At a Glance
The Caucasus: ISIS on Europe's Doorstep
13 Jul 2015
ISIS recently accepted pledges of allegiance from jihadis in the Russian Caucasus, declaring the creation of 'Caucasus Province.' Mubaraz Ahmed looks at what this means for Russia and the rest of Europe.
ISIS' announcement of a new 'province' in the Caucasus, Wilayat Qawqaz, in June 2015 highlights the group's ambitions and objectives. Al-Qaeda has enjoyed a longstanding relationship with groups from the region, particularly the so-called Islamic Emirate of the Caucasus, but it has been muscled out with the emergence of this new 'province.' With this move ISIS has a base on the borders of Europe from which it can operate.
Given the history of jihadi groups in the region, why should Russia and the rest of Europe be concerned by ISIS expansion?
ISIS views Russia as being part of a 'Shia-Zionist-Crusader' conspiracy that it says is determined to oppress Sunni Islam. ISIS' binary narrative of inevitable warfare between Muslims and non-Muslims means that this expansion may presage an increase in attacks against the country. The Russian government has been supporting Iraqi security forces in their battle against ISIS by supplying weapons and military equipment; with ISIS now operating inside Russian territory it is an easy target. The group's targeting of Russia can be seen in its new Russian-language propaganda arm, Furat Media, the launch of which accompanied its declaration of the new 'province.'
ISIS' emergence in the Caucasus means it is now right on Europe's doorstep. With its 'Wilayat Qawqaz' covering the Russian Republics of Dagestan, Chechnya, Ingushetia, and Kabarda, Balkaria and Karachay (KBK), it operates in a substantial stretch of land between the Caspian Sea and the Black Sea. This means that the newly formed province sits across the water from EU member states Romania and Bulgaria, providing a viable base to launch operations into Europe.
ISIS' ambitions are expansionist, in contrast to al-Qaeda's franchise-based model. While al-Qaeda and its affiliates are seeking to prepare for a caliphate, ISIS claims that it is one, and believes that all Muslims everywhere owe it allegiance. This means that the group aims to subject every Muslim community in the world to its rule, and so militants in the newly formed Wilayat Qawqaz are likely to be seeking opportunities to expand their area of operations, and if possible control territory. Neighbouring regions, especially those with a significant Muslim population, are very much at risk from further ISIS expansion.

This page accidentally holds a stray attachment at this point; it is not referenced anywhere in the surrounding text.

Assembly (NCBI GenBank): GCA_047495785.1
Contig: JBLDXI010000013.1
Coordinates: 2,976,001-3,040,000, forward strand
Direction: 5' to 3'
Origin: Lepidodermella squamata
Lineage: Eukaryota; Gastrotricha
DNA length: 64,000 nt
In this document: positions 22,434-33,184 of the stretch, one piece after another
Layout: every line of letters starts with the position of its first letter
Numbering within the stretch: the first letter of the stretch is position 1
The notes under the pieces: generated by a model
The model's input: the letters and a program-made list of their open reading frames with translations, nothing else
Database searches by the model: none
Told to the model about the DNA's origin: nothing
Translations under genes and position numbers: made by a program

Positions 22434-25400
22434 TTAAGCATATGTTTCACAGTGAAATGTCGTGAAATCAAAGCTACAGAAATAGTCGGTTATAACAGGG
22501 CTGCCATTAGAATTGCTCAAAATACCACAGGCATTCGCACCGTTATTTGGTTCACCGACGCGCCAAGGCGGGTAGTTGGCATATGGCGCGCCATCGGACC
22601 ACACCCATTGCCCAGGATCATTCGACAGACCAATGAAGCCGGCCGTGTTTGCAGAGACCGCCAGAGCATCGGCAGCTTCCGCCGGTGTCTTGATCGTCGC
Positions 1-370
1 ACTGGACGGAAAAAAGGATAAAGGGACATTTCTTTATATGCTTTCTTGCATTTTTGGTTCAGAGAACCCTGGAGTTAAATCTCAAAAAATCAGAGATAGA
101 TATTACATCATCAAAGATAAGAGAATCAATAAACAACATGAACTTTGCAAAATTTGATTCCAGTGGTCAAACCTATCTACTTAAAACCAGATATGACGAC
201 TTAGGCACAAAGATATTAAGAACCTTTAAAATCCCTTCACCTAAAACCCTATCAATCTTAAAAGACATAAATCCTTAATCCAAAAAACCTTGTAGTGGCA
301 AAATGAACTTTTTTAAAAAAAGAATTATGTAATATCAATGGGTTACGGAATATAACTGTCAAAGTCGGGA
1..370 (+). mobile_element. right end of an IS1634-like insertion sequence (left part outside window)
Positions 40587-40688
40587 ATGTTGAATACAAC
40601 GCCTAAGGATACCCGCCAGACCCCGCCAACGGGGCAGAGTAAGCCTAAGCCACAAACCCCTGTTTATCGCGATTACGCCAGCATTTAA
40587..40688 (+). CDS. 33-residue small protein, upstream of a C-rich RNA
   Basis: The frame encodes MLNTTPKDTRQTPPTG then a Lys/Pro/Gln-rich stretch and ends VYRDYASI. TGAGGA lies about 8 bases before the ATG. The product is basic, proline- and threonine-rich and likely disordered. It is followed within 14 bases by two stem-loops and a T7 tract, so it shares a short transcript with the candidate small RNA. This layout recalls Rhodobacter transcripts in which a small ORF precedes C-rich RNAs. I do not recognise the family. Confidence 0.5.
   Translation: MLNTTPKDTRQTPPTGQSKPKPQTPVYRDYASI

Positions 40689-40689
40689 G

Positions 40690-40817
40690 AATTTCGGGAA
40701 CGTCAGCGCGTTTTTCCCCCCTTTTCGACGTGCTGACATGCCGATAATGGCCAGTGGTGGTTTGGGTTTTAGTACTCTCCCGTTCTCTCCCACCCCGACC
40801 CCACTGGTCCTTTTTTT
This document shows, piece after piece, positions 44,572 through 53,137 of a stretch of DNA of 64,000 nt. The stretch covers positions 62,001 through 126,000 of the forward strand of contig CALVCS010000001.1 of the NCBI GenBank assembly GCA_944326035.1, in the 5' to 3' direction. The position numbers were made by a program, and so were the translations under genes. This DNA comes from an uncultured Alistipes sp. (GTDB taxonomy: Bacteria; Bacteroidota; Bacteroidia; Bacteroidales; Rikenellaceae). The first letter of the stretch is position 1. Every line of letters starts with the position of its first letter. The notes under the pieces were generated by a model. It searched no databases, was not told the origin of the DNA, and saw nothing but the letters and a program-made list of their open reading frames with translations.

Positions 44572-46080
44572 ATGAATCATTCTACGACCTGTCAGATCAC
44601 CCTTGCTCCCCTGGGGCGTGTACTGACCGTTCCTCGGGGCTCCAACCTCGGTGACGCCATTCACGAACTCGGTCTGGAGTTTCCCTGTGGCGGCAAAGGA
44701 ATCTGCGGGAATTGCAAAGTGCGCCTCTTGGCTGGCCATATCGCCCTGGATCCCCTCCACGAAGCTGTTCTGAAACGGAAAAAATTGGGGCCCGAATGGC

The Islamist militants who form the new 'province' have traditionally been very well funded. The groups have benefitted from support from domestic politicians and bureaucrats, the networks that they built through their previous collaboration with al-Qaeda, and wealthy donors from the Arab world. Now that these republics have affiliated themselves with ISIS, the finances, military equipment, and infrastructure that have been established over time can be used to carry out operations for their new leadership.
Neighbouring regions are very much at risk from further ISIS expansion.
ISIS' mobility and organisational prowess has seen it outmanoeuvre al-Qaeda in the region despite the established presence of the Islamic Emirate of the Caucasus. The jihadis in the Caucasus region are used to operating within a fixed hierarchy. Since ISIS spokesman Abu Muhammad al-Adnani announced the acceptance of the pledges of allegiance to the group in June, Abu Muhammad al-Qadari has been appointed as its leader in the region.
Such organisational strength can be channelled into operational strength. With a hierarchal structure spread across the four Russian republics, ISIS is capable of mobilising and conducting well-orchestrated operations, utilising the experienced fighters and commanders from the region who have flocked to its banner.
Islamist groups from the Caucasus have demonstrated their propensity for committing major atrocities in highly sophisticated assaults. The Moscow Theatre hostage crisis, the Beslan siege, attacks on metro stations in Moscow, and a number of other suicide attacks on targets across the region have been linked to jihadi groups from the Caucasus. This suggests that there is a credible threat in which such violent and well-orchestrated attacks could re-emerge under the name and leadership of ISIS on targets in Eastern Europe and beyond.
The ISIS narrative depends on victories; if it is doing the work of God, then ultimately it must be victorious. This means that the group is very careful about where it accepts pledges of allegiance. While pledges of allegiance have been made by jihadis in the Caucasus since since November 2014, it wasn't until June 2015 that ISIS officially declared its acceptance. This delay in acceptance may mean that ISIS was conducting 'due diligence' on its prospective new recruits, to determine their capacity, ability, and potential. The fact that ISIS eventually accepted the pledges of allegiance demonstrates its belief that it is dealing with a credible group in the Caucasus, which has the potential for future success.
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